When you start to design a customer feedback survey program, you will potentially fall prey to “death by bias.”  Your survey results will be tainted by biases.  Sometimes a particular bias matters and sometimes it doesn’t.  You should be aware of and understand the biases that could send you heading down the wrong improvement path because you are reacting to a flawed survey result.  In this post, I will describe some of the biases that can play the most havoc with the accuracy and significance of your survey results.

What is Survey Bias?

The basic premise of surveying is that the sample of customers completing your survey is representative of your total customer base. In survey sampling, bias refers to the tendency of a sample statistic to systematically over- or under-estimate a population parameter.  That is fancy talk for results that are not representative of the total population because of a systematic slanting of collected responses.

Types of Biases

Non-random list of potential survey respondents – This typically occurs early in your journey of collecting and using feedback.  The most likely cause is customer-facing employees (i.e., sales, support, service) offering to provide a list of survey invitees who will “definitely” complete the survey.  However, these selected customers are the ones who “love” the company, products, and people so you do not get a true picture of how your entire customer base actually feels.

Survey mode – There is a significant different in response results between telephone and web surveys.  (For the academically minded, please download “Survey Mode Impact Upon Responses and Net Promoter Scores” here).  In our paper, we showed that the differences between survey modes for the “NPS question” was highlighted in the mean score (using a 0 to 10 scale) for each, listed here:

Telephone Mean Score: 8.79

Web Mean Score:          7.44

This bias deserves special attention since many companies are migrating from the more expensive phone surveys to web surveys as they collect email addresses. They then combine all the results into one data set.  The problem with this is that, over time, they will have more responses from the lower scoring web surveys and they may believe their customers are becoming less satisfied when this is not necessarily the case.  Ignore at your own peril!

Demographics – Things like respondent’s age, gender, education level and where they live all have an effect on results.  However, as long as your respondents are basically the same from survey to survey then the variations get averaged consistently and you are OK to use these results.  Here are some examples of how these variables affect NPS® results (all derived from the same survey by Satmetrix®):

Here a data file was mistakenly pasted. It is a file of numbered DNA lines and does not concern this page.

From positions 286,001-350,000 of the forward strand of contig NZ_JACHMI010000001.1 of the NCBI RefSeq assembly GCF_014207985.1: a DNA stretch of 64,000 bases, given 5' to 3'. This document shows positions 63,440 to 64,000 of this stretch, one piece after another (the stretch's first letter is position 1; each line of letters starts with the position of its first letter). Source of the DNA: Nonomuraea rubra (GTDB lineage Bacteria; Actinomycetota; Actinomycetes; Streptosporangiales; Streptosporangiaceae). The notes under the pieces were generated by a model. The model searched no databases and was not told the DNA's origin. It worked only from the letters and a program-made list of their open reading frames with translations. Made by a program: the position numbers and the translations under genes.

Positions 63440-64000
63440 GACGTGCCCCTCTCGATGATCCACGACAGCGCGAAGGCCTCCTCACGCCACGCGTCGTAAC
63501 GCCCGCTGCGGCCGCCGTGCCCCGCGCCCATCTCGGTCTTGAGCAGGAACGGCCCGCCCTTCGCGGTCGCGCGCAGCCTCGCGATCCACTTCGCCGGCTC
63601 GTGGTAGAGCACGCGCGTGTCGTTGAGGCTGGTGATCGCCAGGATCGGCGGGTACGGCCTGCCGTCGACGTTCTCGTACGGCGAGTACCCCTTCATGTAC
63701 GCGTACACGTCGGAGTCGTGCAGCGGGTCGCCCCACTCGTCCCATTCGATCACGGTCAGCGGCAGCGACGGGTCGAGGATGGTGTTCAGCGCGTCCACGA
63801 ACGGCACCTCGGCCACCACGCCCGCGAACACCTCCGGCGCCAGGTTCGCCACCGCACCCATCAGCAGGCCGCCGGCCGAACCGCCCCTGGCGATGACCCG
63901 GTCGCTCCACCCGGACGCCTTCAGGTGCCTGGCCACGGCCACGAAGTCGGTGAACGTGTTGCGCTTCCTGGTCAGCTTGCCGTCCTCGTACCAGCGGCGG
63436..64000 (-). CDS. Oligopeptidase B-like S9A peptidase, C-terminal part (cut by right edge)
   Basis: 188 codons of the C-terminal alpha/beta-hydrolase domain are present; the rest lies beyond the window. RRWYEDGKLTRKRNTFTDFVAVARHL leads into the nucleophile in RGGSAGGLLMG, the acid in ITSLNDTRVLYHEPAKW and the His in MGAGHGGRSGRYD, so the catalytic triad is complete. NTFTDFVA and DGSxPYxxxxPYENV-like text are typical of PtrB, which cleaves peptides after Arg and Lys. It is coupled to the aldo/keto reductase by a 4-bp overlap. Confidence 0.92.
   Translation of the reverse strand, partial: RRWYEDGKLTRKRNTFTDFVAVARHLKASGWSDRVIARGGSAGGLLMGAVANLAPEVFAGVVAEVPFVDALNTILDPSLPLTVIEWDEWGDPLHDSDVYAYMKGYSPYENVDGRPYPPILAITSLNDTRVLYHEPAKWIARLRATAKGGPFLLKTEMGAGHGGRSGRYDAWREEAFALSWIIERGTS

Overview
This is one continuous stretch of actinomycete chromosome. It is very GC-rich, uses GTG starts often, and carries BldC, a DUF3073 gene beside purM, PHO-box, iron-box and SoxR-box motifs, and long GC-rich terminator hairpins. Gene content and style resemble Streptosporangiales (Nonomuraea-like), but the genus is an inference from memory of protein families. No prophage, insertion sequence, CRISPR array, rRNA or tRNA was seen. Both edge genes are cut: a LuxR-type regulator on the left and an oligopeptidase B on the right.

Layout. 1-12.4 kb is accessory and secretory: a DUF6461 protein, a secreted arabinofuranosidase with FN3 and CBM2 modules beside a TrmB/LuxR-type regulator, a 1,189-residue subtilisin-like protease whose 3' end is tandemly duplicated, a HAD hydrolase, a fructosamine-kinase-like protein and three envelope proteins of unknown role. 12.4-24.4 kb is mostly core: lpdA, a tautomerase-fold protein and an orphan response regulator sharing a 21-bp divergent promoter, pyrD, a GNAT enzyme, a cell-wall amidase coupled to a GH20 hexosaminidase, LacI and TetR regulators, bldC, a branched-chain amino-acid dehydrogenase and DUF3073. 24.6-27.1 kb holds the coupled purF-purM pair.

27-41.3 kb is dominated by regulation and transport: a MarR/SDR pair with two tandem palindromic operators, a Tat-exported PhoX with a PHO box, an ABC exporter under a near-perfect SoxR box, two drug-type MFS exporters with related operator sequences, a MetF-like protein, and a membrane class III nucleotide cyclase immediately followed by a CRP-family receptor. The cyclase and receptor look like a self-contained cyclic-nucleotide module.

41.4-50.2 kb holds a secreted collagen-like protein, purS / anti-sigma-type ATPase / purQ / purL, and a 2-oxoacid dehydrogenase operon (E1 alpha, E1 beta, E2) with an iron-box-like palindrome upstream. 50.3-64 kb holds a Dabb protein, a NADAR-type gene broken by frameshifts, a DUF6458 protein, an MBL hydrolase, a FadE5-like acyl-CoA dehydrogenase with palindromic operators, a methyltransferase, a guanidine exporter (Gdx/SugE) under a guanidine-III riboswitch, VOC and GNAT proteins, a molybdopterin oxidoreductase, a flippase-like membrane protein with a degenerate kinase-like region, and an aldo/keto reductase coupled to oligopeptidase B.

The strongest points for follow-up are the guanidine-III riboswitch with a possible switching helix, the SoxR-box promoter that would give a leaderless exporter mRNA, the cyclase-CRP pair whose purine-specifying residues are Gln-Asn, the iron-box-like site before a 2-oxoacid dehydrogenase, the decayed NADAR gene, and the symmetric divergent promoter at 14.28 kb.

AgeNPS varies between 14 (age 18-29) and 43 (70+)
GenderNPS for males=25, women=30
Location (in the U.S). – NPS = 27 in the West and 35 in the South
Education Ph.D.- 16 to high school graduate = 37

Culture – The country where the respondents live or do business really affect results.  A European consultant friend shared some data with me that illustrate this bias. Using a 0 (low satisfaction to 5 (high sat.) scale, the U.S. rates a 4.54 (reasonably high) while France is 4.19 (very low) and Switzerland a 4.69 (very high).

Subject of the survey – Using data from the same source as previously mentioned, there is a significant satisfaction level difference between products and services.  One example is in the U.S., where satisfaction with products was about 8% higher than overall satisfaction with services.

In addition, numerous other factors can impact survey results.  For example:

  • Question wording
  • Scale design
  • Positioning of questions (start of survey or end)
  • Geography (impact of different cultures)
  • Survey length
  • Use of incentives and reminders

What Do All These Biases Mean?

If your company is randomly inviting customers to participate in your survey, and is less concerned with the absolute “number” and more concerned with the trend, then all this is just interesting.  However, once a company starts to compare itself to other companies, you are asking for trouble.  You have no idea how the results were generated and hence what biases are in play and how much they impact the comparisons.  This same effect occurs when different divisions in a company, or different geographic regions within a single division, are compared.

If this topic peaks your interest you have plenty of sources of information.  Google returned 69,100,000 results when I typed “survey bias” into the search box.  For most of us, the best approach is to randomly select invitees from your customer list, get enough completed surveys, and only compare yourself against yourself (trending) and you will be fine.

Good surveying!